How did Martine Colette die? Founder of Betty White-funded wildlife sanctuary dies at 79
"Soon, I'll be walking with tigers," Colette said before passing away surrounded by friends
Martine Colette died of lung cancer on Sunday, January 23, at the age of 79. Colette saw wildlife when traveling through Africa with her father, a Belgian diplomat. She had seen animals around the world being hunted and exploited. She rescued her first animal after relocating to Hollywood in the mid-1960s, and from then, she worked to develop a program for rescuing and rehabilitating abandoned and injured animals. Betty White, Ryan Cannon, William Shatner, Dennis Hopper, and Stefanie Powers were among the many celebrities that supported the Wildlife Waystation animal sanctuary. Carol Asvestas of the American Sanctuary Association labeled Wildlife Waystation "the mother of all sanctuaries".
The Wildlife Waystation was established in 1965, just outside of Los Angeles. Colette founded the sanctuary and administered it successfully for nearly four decades. Before it closed in August 2019, more than 77,000 animals and 200 different species were rescued at the sanctuary. Her sanctuary had earned an international reputation for assisting animals from Ireland, New Zealand, and other places from around the world. She organized and led a convoy to assist in the rescue of 27 big cats from Idaho's Ligertown Game Farm, and she was the first to adopt chimps from biomedical research.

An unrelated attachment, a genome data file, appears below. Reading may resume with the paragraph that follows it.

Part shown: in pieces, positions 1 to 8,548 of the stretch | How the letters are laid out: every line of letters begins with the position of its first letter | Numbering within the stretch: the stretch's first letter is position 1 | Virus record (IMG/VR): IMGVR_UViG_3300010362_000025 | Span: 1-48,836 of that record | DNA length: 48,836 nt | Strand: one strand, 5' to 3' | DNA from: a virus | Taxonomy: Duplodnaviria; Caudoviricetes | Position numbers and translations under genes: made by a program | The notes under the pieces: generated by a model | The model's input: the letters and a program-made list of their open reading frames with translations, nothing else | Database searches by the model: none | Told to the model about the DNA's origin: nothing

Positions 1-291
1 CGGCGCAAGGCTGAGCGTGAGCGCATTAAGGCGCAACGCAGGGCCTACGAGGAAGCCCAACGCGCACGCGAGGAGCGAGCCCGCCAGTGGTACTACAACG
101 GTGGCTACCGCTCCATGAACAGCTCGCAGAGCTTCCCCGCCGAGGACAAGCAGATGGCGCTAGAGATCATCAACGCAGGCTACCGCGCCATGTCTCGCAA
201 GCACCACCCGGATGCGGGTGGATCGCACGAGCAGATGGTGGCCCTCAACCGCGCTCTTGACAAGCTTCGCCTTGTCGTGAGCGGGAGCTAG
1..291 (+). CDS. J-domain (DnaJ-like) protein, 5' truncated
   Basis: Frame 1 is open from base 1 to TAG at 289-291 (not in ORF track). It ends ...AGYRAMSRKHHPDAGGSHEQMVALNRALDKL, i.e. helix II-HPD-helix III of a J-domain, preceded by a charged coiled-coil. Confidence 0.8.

Colette was declared a designated animal expert for Los Angeles and was recognized for her years of service by the California Department of Fish and Wildlife and the California State Assembly. "Soon, I'll be walking with tigers," she had said before she passed away surrounded by friends.
Wildlife Waystation had made a post about Colette and its caption read, "It is with the heaviest of hearts Wildlife Waystation announces the passing of our beloved founder, Martine Colette." It ended as, "She stood her ground and fought to protect her legacy through multiple fires, severe floods, and numerous bureaucratic challenges. One of her final comments before she passed, Colette said 'Soon, I’ll be walking with tigers.' Plans are underway for a memorial later this Spring. Details to be announced."
The Wildlife Waystation closed down in August 2019 but Colette was still rescuing animals until the time of her death. However, the closure of the facility, as well as Colette's death, has had an influence on the animals within the refuge. There are animals in need of homes, including two hybrid wolf-dogs and 16 chimps, and California Fish & Wildlife is doing everything they can to aid these sweet creatures.